Amazon sent a notice to sellers in Europe in May warning them of a “one-time cash flow disruption” due to a new reserve policy it planned to roll out this summer. On August 3, Amazon changed its reserve policy to a “Delivery Date Based Reserve.”
A moderator in an Amazon seller discussion board thread confirmed at the time it would apply to all orders, including FBA, for those sellers who received the notification. “We are changing sellers’ base reserve policy to DD+7 to standardize reserve policies and to deliver the best experience for customers,” the moderator stated. “This change will also ensure that sellers are eligible to run non-Prime Deals in the European stores, which is currently limited to sellers on DD+7.”
Amazon’s notification included the following information:
“A base reserve policy is one of the factors that determines your Account Level Reserve, which is the amount of money that Amazon reserves to ensure that you have enough funds to fulfil any refunds, claims or chargebacks from buyers. Delivery Date Based Reserve is our worldwide standard for selling partner accounts since 2016 and determines when your funds become available for disbursement.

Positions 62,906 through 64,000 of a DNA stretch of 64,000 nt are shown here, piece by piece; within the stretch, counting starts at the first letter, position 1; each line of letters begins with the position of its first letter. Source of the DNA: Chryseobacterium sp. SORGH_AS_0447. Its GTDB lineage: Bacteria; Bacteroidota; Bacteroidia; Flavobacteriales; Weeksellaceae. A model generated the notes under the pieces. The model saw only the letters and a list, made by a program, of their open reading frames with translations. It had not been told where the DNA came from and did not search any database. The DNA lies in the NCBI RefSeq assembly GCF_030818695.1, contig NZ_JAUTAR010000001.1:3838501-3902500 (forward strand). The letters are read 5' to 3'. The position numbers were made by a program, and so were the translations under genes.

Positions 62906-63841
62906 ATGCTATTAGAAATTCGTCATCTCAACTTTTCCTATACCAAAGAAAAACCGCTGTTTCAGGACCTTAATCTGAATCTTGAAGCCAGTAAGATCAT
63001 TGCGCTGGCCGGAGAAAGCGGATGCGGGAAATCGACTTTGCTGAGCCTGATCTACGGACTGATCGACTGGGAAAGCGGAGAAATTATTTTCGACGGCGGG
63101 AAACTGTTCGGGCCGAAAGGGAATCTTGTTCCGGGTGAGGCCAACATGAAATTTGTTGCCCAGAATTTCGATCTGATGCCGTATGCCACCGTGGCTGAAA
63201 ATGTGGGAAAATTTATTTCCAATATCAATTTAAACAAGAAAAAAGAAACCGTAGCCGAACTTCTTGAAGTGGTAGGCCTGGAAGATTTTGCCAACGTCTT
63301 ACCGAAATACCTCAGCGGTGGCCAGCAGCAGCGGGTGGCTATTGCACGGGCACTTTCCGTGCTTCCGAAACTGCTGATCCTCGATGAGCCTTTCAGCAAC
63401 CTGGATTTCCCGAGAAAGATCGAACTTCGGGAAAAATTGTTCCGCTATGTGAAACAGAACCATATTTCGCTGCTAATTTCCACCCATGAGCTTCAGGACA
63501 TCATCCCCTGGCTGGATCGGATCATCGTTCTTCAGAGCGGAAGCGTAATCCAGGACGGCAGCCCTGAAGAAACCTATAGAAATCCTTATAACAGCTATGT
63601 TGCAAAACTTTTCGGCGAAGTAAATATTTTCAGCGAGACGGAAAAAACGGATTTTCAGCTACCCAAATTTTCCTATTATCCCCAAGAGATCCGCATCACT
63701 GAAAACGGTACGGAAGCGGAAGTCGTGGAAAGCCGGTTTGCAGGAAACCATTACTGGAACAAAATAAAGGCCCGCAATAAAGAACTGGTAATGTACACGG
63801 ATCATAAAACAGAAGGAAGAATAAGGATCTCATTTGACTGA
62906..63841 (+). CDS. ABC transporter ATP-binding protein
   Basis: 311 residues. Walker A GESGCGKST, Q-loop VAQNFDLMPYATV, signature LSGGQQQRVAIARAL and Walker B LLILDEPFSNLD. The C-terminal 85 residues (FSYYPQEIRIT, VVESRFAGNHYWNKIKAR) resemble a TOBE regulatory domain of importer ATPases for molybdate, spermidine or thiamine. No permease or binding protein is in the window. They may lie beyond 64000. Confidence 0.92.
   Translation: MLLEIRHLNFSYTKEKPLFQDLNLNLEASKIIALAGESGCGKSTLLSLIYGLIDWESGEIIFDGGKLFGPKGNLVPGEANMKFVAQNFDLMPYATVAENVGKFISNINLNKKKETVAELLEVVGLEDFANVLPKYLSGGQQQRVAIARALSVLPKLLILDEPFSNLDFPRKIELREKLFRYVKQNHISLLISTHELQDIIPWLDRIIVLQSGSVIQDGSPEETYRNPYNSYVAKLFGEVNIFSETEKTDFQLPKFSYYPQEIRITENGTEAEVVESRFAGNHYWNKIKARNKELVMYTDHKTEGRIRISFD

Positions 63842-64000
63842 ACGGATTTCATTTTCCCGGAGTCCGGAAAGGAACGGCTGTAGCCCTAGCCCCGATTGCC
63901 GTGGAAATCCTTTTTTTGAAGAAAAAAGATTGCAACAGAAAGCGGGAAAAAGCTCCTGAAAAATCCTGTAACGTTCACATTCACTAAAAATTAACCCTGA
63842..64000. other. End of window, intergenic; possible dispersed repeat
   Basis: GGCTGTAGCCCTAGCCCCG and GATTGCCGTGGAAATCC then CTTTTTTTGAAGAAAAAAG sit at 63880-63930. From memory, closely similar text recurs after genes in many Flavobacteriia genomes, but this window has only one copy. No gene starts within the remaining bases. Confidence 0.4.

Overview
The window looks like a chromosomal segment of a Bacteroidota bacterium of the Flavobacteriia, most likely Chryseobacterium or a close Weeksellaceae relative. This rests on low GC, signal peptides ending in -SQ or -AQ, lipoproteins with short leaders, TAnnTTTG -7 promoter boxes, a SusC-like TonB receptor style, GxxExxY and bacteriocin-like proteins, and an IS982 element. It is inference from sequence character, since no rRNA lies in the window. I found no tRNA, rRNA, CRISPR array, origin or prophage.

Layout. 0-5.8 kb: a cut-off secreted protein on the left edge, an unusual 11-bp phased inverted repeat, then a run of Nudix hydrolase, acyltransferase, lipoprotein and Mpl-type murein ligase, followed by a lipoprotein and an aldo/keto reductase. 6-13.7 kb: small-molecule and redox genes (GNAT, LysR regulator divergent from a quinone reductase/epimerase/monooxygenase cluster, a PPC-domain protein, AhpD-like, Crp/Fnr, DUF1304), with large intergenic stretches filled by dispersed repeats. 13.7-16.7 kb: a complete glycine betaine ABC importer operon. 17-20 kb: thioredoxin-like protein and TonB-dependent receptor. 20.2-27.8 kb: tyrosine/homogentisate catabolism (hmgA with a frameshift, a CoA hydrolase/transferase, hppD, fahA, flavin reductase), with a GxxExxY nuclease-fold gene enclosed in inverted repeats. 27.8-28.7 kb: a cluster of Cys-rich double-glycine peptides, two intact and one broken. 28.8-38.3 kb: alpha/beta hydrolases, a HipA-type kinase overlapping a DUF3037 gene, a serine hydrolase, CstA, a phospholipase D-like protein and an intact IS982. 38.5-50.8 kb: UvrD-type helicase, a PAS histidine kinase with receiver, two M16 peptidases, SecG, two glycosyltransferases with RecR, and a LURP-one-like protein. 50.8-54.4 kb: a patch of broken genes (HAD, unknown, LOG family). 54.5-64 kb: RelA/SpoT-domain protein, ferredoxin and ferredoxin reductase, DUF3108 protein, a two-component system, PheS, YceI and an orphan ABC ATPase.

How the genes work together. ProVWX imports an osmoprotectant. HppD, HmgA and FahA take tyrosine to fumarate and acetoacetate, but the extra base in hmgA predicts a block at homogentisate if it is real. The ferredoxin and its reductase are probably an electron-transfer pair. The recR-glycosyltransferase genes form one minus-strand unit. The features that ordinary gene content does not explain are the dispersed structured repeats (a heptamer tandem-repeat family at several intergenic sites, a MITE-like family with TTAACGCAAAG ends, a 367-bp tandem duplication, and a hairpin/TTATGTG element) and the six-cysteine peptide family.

“While your current base reserve policy uses the shipment confirmation date to determine how long funds are held in reserve, the Delivery Date Based Reserve policy uses the delivery date of an order. When you use an integrated shipping provider, we will use the actual delivery date of the order. In the absence of valid tracking data, we will use the latest estimated delivery date. This policy change may cause a one-time cash flow disruption until the new reserve is built up and funds become available for disbursement according to the estimated or confirmed delivery date.
“Changing to Delivery Date Based Reserve will allow you to run non-Prime deals in the European stores, which are currently limited to sellers on Delivery Date Based Reserve. Note that…
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